Although the structure of your visualization is crucial, structure alone won’t guarantee effectiveness. Stylistic choices can make or break the quality of an information visualization experience. Here are some aspects to consider.

Emphasize important elements

When making stylistic decisions, aim to guide users in reading the visualization. In doing so, the following strategies suggested by gestalt principles are helpful.

Both views show the same four words, but one appears to read “Stop War. Peace Now.” while the other looks like “Stop Peace. War Now.”

Figure 1. Placing elements beside one another reinforces the perception that they are related. At left, proximity has the desired result. At right is an unintended pitfall of proximity: close elements are perceived as part of the same group when they really aren’t.

Group by proximity. Elements that are close to one another are perceived to belong to the same group (Figure 1). In creating your visualization, ensure that unrelated elements aren’t inadvertently grouped together. On the flip side, placing related elements beside one another in space will reinforce the perception that they are related.

Alternating columns of red and black squares

Figure 2. The dots in two different colors are perceived as belonging to two different groups, irrespective of their positions.

Group by similarity. By the same token, elements with similar visual characteristics for example, color, shape, or size, are perceived to belong to the same group (Figure 2). Again, it’s important to be sure that no visual groups are inadvertently created in your visualization. Use this strategy to highlight similarities between elements. You might decide to use the color red to identify all problematic elements. Or you might accentuate the differences between two groups by creating contrast in their shape or size. Use grouping by similarity wisely, preferably to distinguish two or three groups at most. Above this limit, too many visual characteristics compete for attention and make it difficult to decipher the main focal points.

If too many groups are portrayed in a visualization, it becomes important to prioritize the information according to the message you’re trying to convey. Generally, you’ll want to emphasize one category of information at a time. Use animations or a navigation scheme to enable users to transition from one category of data to another. And help the reader focus by highlighting information at the right time.

5. Then Add Interactivity

Interactive visualizations have an advantage over static visualizations in that they convey a message in multiple steps. This creates a narrative that encourages readers to move from one step to the next. After all, engaged readers retain a message more effectively than passive ones. Only after the foundation and direction of the visualization are set do you decide the interactive elements.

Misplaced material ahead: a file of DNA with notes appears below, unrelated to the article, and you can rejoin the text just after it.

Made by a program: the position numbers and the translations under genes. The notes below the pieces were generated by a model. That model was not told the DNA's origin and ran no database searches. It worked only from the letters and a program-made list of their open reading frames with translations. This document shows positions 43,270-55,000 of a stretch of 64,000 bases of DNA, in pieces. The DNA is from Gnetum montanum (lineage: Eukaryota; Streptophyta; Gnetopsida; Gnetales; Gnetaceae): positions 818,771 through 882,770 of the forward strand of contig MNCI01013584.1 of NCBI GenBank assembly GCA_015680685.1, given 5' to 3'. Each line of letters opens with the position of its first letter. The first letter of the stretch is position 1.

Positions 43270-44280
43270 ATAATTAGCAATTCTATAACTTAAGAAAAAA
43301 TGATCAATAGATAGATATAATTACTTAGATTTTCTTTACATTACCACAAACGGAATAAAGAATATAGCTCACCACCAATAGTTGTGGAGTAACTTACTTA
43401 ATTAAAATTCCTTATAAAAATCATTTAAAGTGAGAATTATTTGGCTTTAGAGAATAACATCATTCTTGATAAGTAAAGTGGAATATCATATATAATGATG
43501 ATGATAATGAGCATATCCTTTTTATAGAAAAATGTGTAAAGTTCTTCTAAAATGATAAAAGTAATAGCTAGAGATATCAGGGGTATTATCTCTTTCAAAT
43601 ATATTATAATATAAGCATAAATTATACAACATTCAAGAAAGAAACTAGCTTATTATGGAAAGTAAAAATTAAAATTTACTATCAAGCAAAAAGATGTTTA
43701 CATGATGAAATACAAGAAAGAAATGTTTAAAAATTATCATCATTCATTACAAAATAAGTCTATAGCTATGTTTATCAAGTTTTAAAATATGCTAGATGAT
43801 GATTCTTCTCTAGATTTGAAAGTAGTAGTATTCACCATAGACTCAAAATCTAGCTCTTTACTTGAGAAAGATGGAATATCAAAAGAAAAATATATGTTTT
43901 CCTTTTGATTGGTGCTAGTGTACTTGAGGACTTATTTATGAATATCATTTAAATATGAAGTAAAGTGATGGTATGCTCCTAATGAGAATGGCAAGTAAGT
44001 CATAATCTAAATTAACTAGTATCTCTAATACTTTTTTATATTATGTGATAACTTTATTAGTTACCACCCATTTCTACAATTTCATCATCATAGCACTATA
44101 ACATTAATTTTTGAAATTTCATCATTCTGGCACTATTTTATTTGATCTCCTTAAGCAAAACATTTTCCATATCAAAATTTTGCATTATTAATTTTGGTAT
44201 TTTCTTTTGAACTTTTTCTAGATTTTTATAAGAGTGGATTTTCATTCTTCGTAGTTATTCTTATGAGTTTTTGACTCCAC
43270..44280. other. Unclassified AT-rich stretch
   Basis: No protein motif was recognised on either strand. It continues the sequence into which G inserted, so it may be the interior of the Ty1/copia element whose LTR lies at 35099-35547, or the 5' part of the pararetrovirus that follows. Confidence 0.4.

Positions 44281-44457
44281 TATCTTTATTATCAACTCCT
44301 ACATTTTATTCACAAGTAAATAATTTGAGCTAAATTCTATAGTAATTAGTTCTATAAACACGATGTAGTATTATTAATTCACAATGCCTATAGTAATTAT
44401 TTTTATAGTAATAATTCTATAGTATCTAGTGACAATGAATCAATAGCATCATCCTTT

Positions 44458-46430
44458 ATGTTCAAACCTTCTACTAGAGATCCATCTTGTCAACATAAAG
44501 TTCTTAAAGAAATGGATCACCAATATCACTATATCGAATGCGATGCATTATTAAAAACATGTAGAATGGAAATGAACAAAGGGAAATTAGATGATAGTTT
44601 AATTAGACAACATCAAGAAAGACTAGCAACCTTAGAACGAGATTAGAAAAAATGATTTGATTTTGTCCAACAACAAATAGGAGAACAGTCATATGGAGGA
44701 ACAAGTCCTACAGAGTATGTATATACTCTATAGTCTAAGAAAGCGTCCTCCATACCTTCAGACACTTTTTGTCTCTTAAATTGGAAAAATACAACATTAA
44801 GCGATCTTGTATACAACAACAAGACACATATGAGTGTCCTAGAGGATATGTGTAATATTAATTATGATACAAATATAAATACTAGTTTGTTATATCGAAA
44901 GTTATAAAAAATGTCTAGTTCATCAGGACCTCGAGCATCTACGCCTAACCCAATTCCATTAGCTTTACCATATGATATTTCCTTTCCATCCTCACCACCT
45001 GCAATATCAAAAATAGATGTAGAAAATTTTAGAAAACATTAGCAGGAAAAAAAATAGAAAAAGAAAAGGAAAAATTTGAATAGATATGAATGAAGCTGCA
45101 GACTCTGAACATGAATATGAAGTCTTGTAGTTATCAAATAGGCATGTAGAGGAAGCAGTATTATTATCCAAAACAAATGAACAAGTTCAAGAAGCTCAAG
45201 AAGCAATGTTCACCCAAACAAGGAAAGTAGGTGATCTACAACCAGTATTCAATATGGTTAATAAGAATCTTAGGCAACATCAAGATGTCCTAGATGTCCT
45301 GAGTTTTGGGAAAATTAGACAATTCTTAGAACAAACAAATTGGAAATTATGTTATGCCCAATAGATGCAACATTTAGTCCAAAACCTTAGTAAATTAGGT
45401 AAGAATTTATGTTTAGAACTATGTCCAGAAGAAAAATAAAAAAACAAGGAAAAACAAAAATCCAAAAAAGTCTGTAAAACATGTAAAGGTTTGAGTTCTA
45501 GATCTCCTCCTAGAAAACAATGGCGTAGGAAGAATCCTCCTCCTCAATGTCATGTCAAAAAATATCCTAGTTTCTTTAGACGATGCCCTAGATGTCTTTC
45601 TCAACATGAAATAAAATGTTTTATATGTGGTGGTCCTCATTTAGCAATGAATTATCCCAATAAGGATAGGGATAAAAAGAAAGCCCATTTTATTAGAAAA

Clicks, taps, and other gestures

Clicks or taps are the most prominent interaction paradigms for information visualizations. If other gestures (scroll, pan, etc.) trigger behavior, it’s important to make them obvious to the reader. Choose your gestures wisely; not all visualizations lend themselves naturally to all gestures. Rotating a spherical visualization, for instance, would be more intuitive than rotating a linear one.

Guidance and anticipation

Enable the reader to anticipate the effect their clicks, taps, or other gestures will have. For example, if a user may filter data by clicking on a heading or other visual element, make this behavior obvious so that user doesn’t have to guess what will happen.

Animated elements

Animation reveals information gradually rather than all at once. This creates a narration that works well if your visualization tells a particularly complex story.

Animation also is useful in transitioning from one view of the visualization to another, say, from a macro to a meso view. In some cases, animated transitions are useful in orienting the user. A zoom animation may help readers understand that they’ve focused in on a specific region of the visualization.

Animation may also be used to draw attention, give further explanation, indicate what a reader should do next, or demonstrate how to interact with the visualization.

6. Choose Graphical Treatment and Copywriting

Once you’ve defined your visual communication strategy, you’ll need to decide what sort of graphic treatment and textual tone will best convey your message, support your structure, and enforce your style. Generally, you’ll want to turn to specialists in information and graphic design to ensure that your graphic treatment and tone of voice coheres with the message you’re trying to convey.

Putting it Together

In summary, focus on defining the message of your visualization and create the story you’ll use to convey it. As the storyteller, how will you set up the story (for instance, what will users see first)? How will the story unfold (what different views will users be exposed to, and how will they interact)? Above all else, an interactive visualization is meant to be useful. It conveys a message and generates understanding without imposing the burden of interpretation on the reader. An interactive information visualization is a story in which readers play an active listening role. The easier it is to understand, the more impact it will have.

Happy designing!

More reading

Plamondon, L. (2015). Look at This: A Guide to Interactive Information Visualizations. User Experience Magazine, 15(1).
Retrieved from http://uxpamagazine.org/look-at-this/